Sitting dead-eyed and empty in a historic portion of Kansas City, Missouri, the mouldering medieval-styled Kansas City Workhouse looks like it comes from a different time period on the outside, but the interior of the vacant hulk is covered in graffiti that belies its more modern origins.
The towered stone fortress on Vine Street was originally built back in 1897 and was actually referred to as the “workhouse castle.” The jail put its inmates to work for the local public works, the very first of which being the creation of the jail itself which was built by the first prisoners who mined the limestone building blocks right out of the ground. Prisoners in the jail tended to be petty offenders such as beggars and drunks from around the city. The medieval European design of the fortress was not only considered trendy at the time but it also gave the site an air of imposing authority.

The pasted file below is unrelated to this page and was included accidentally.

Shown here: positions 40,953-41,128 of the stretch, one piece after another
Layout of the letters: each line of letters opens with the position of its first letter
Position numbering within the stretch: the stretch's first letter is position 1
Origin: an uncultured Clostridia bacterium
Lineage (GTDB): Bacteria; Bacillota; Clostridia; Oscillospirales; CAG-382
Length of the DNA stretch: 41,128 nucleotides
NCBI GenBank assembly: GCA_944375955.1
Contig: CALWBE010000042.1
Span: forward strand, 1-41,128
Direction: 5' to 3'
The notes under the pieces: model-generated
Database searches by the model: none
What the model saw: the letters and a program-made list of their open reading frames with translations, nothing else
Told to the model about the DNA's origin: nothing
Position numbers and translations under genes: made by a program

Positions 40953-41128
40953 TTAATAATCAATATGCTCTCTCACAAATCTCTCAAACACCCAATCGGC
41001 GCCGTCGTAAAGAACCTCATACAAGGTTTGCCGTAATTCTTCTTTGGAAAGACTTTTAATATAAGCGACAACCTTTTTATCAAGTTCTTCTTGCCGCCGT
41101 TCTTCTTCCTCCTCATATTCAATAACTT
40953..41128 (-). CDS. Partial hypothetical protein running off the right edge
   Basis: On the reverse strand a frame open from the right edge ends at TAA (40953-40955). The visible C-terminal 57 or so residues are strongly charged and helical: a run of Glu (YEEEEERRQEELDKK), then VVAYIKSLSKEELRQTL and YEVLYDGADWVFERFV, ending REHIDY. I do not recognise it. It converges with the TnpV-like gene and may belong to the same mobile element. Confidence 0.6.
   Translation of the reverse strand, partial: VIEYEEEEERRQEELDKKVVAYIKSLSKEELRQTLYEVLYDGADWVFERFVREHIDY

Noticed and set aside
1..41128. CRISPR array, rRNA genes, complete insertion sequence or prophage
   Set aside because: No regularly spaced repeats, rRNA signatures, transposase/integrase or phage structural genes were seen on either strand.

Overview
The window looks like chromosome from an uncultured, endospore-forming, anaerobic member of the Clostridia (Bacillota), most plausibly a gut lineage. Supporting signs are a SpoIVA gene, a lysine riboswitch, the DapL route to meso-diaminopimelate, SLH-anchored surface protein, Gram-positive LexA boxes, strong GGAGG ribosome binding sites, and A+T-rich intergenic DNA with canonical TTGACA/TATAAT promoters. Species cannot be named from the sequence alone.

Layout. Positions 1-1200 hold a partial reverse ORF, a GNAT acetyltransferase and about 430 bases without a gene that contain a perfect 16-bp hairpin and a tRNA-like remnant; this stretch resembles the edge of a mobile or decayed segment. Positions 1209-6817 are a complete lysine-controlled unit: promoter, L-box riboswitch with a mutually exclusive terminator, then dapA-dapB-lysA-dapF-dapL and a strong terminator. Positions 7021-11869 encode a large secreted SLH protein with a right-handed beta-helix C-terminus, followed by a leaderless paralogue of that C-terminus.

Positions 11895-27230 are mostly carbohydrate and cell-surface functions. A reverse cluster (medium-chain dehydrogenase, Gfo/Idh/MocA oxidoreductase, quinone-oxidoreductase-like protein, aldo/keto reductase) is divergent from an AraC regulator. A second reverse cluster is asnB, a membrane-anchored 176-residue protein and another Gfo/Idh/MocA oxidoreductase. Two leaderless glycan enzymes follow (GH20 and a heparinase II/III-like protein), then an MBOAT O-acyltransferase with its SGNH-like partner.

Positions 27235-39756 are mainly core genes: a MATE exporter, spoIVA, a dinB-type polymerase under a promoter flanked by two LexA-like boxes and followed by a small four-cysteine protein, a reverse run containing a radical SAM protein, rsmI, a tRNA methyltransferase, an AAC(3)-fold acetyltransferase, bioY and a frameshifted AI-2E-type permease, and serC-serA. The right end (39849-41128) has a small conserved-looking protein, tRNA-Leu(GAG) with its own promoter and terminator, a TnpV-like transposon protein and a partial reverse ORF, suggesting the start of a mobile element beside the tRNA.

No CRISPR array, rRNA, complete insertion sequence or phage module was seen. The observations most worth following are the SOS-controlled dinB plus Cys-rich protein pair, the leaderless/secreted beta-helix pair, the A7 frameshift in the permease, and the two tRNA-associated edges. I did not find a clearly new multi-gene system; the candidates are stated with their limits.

After a few decades in operation the prison closed its doors for the first time, passing over to over a dozen new owners over the ensuing decades. It was not until 1972 that the castle was shuttered for the last time and it was abandoned.
Left empty, the crumbling structure began simply a local oddity sitting just off the street. Graffiti artists soon found their way in and began tagging up the walls. In recent years, plans have been put forth to turn the workhouse into a community center and venue, but nothing has begun yet. For now the walls remained decorated by the same minor offenders that would once have been incarcerated between them.
Know Before You Go
The Building is right on the street but is no longer accessible, please view from the street and do not trespass.